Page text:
All foods have a cultural context. What it is made of, on what occasion it is eaten, perhaps the origin of its name, and so forth. And when that food gets exported to another culture, it makes for many questions and often, an unexpectedly fun exploration into that food’s home culture.
Take for instance, this box of gratäng Jansson I found in the frozen food section at IKEA.
Volvo and H&M aside, IKEA might be the most well-known Swedish brand for the casual consumer, exporting Scandinavian design and home furnishings all over the world. It also pitches Swedish cuisine to new markets and audiences, from pallets of lingonberry jam to freezer stacks of this gratäng Jansson — “potato gratin with marinated herring”, explains the box.
But this being the United States — land of the cultural melting pot and frequently, seemingly foreign-sounding cuisines which in reality are purely American inventions — I wondered how “Swedish” this dish actually was, or whether it was a put-on like “Chinese chicken salad” and so forth.
So I posed the question online to my two Swedish contacts: Kevin, an American marine biologist turned craft beer brewer now living in Sweden, and Tali, who is an expert on Swedish culture, in that he is Swedish.
Me: Is this something Swedish people actually eat, Kevin, Tali? Any cultural significance? Or is this more like IKEA making stuff up for Americans?
Kevin: Yes! It’s called Jansson’s Temptation or Janssons Frestelse in Swedish. It’s quite good. Probably the only way to eat pickled sprats! In the U.S. they often substitute herring or anchovy. Very similar, small oily shoaling fish. We eat it every Christmas and maybe for Easter too. I don’t know about IKEA, but when my wife or her relatives make it, it’s fantastic! Usually with lots of cream.
Me: Thanks, man! I am guessing that the homemade Swedish version is waaaaaaaay much better. The IKEA version was super duper salty and fishy — like, the cream and potatoes were salty too, not just the herring pieces. And I like fishy foods. And would this be the right sprat: http://www.fishbase.org/summary/1357?
Kevin: Yes, it’s the European sprat, type species for the genus and the one that lives in the Baltic! It is a pretty fishy meal, though. And salty. But there is usually enough garlic, yellow onion and cream to balance it.
Tali: Also, it’s THE traditional late-night munchies dish, hence the salt!
Kevin: Yes! Usually eaten the presence of the Swedish meal trifecta: glass of wine, a pilsner and a glass of schnapps (a whiskey while you wait for food and and Irish coffee after the meal).
Tali: Which brings us to that wonderful word: blandmissbruk.
Kevin: Indeed! Translates to something like mixed abuse, right?
Tali: Indeed. Healthier than it sounds… sort of.
Me: It would seem that I need to get some blandmissbruk in before I dip into Janssons frestelse again?
Tali: Just make sure you have the “lagom” amount (see: Slate.com | Why Are Swedes So Quiet?).
Me: [….] (That’s me attempting lagom in this conversation.)
Kevin: Lagom isn’t something one attempts. It is a state of being.
And so, from a frozen box of fish and potatoes from IKEA, we learned about a traditional Swedish dish — one that is listed in Sweden’s official culture and tourism website and an “absolute legend on the Swedish Christmas table” according to The Huffington Post Food Blog. We traced the species in question to the European sprat (Sprattus sprattus), a schooling marine fish of the North Atlantic and Mediterranean averaging 5 inches (13 cm) in length, with more than 300,000 metric tons caught commercially each year (Whitehead 1985; Eero 2012). A species known in various languages as skarpsill, brisling, papalina, esprot, spratto, and çaça, then in the 18th Century was among the many creatures cataloged by Carl Linneaus — the father of modern biological taxonomy and a celebrated Swede.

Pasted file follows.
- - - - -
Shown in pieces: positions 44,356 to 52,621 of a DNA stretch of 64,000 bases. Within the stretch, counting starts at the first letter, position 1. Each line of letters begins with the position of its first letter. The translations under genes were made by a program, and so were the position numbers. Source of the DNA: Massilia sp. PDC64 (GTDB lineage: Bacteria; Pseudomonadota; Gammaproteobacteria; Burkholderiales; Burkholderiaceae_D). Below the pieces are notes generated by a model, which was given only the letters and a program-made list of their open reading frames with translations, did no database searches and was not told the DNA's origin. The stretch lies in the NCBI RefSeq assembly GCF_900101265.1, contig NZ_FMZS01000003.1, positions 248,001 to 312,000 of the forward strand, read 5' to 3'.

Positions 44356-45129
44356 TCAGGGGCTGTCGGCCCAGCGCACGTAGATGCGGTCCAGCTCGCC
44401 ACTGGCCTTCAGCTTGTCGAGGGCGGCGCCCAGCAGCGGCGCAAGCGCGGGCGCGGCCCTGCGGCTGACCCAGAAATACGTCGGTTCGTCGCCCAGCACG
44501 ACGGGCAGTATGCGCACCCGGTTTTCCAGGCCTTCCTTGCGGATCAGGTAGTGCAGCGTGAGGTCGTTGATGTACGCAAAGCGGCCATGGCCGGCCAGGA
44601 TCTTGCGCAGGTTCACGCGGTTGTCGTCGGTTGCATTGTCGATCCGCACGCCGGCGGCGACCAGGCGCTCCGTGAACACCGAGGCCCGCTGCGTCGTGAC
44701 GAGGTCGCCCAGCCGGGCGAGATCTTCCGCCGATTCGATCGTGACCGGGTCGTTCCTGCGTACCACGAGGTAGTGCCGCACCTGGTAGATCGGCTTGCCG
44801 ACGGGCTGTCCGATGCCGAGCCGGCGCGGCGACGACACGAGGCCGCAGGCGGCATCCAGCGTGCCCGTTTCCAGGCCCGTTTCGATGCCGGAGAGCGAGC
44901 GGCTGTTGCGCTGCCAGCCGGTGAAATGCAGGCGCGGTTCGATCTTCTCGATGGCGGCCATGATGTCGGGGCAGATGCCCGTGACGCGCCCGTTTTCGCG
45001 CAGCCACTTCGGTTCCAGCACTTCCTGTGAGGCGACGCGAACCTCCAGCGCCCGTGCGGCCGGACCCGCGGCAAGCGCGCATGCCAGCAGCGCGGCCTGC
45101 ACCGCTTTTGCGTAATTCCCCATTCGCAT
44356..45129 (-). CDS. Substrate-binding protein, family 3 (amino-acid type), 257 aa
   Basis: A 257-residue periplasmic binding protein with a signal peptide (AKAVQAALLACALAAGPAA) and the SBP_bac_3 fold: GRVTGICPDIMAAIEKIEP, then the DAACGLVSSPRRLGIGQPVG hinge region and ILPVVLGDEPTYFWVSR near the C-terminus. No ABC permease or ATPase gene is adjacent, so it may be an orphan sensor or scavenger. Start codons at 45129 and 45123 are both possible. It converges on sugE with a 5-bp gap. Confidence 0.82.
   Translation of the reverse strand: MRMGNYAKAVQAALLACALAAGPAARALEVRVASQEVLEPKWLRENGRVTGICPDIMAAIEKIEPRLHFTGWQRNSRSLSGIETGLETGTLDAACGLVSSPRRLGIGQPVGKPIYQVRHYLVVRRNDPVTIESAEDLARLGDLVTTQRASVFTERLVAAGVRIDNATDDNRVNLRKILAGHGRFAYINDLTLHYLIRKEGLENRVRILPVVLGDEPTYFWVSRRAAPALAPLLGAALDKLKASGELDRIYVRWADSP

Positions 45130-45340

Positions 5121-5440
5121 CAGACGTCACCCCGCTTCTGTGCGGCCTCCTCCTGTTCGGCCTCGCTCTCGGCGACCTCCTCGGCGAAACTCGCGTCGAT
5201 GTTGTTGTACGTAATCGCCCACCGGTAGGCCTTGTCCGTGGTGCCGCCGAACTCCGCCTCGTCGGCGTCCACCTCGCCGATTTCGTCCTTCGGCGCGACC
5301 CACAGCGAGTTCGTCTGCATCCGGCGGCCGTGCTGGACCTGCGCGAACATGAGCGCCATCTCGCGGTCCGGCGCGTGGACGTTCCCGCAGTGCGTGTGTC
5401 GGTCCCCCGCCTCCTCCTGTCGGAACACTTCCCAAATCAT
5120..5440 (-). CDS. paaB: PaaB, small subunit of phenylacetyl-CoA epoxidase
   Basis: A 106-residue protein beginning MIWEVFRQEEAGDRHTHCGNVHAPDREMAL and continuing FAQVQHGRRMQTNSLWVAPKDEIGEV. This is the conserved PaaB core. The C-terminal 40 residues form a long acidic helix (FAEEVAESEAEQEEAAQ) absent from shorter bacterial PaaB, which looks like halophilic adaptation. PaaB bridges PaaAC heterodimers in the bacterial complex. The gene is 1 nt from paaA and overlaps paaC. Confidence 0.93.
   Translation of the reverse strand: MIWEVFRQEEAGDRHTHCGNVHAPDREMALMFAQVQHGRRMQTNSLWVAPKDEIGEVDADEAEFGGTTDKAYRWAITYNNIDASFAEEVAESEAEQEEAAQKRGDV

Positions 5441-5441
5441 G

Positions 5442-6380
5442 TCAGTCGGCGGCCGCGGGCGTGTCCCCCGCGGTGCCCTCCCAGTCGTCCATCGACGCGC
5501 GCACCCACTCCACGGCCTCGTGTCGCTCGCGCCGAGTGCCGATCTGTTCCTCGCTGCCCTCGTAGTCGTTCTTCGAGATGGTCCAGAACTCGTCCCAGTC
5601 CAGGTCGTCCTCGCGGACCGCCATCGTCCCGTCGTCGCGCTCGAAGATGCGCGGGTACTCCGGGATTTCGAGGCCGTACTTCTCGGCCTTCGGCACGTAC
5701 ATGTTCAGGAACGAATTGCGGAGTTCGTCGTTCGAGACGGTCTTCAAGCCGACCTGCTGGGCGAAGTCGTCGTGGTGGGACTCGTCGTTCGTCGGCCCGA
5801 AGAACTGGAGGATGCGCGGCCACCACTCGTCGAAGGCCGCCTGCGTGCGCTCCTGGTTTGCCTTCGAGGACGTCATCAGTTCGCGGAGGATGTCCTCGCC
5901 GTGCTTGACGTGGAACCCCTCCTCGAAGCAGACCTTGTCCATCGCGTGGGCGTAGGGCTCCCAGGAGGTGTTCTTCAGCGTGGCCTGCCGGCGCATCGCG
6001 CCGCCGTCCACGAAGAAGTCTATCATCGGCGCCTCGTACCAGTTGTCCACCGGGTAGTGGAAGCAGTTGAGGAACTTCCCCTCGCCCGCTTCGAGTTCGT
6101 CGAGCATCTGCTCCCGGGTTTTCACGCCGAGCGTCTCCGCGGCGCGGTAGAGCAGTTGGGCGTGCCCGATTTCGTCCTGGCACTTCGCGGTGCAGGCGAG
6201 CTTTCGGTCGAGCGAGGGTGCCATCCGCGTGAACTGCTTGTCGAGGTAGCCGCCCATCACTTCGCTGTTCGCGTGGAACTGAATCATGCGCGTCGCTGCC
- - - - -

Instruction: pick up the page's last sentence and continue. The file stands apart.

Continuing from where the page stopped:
We also learned that Janssons frestelse doubles as a great late-night snack if you’re war-weary after an intoxicating campaign defeating regiments of schnapps and other spirits — but also that you should engage in such blandmissbruk only sparingly, for one would do well to remember the Swedish ethos of lagum — moderation and humility for the sake of the society. And that lagum isn’t something one attempts — it is a state of being.
So let us meditate on that, and on these visions of Janssons frestelse across the globe:
Sprattus sprattus (Linnaeus, 1758)
Click for name etymology (ETYFish Project)
Click for names in other languages (FishBase)
Class Actinopterygii (Ray-finned Fishes)
Order Clupeiformes (Herrings, Anchovies and allies)
Family Clupeidae (Herrings)
FishBase Page: http://www.fishbase.org/summary/1357
Eero, M. Reconstructing the population dynamics of sprat (Sprattus sprattus balticus) in the Baltic Sea in the 20th century. 2012. ICES Journal of Marine Science. doi: 10.1093/icesjms/fss051
Linneaus, C. 1758. Systema naturae per regna tria naturae :secundum classes, ordines, genera, species, cum characteribus, differentiis, synonymis, locis. 10th Edition.
Whitehead, PJP. FAO species catalogue Vol. 1.7. Clupeoid fishes of the world. An annotated and illustrated catalogue of the herrings, sardines, pilchards, sprats, anchovies and wolfherrings. Part 1 – Chirocentridae, Clupeidae and Pristigasteridae. FAO Fisheries Synopsis. No. 125 Volume 1.7 Part l. Rome, FAO. 1985. 303p.
– Ben Young Landis
2 thoughts on “European Sprat (Sprattus sprattus)”
In Finland KILOHAILI
Sprats are also fantastic with avocado on toast. Sprinkle with chives & lemon juice they are excellent. I do love Janssons frestelse reminds me of Yule.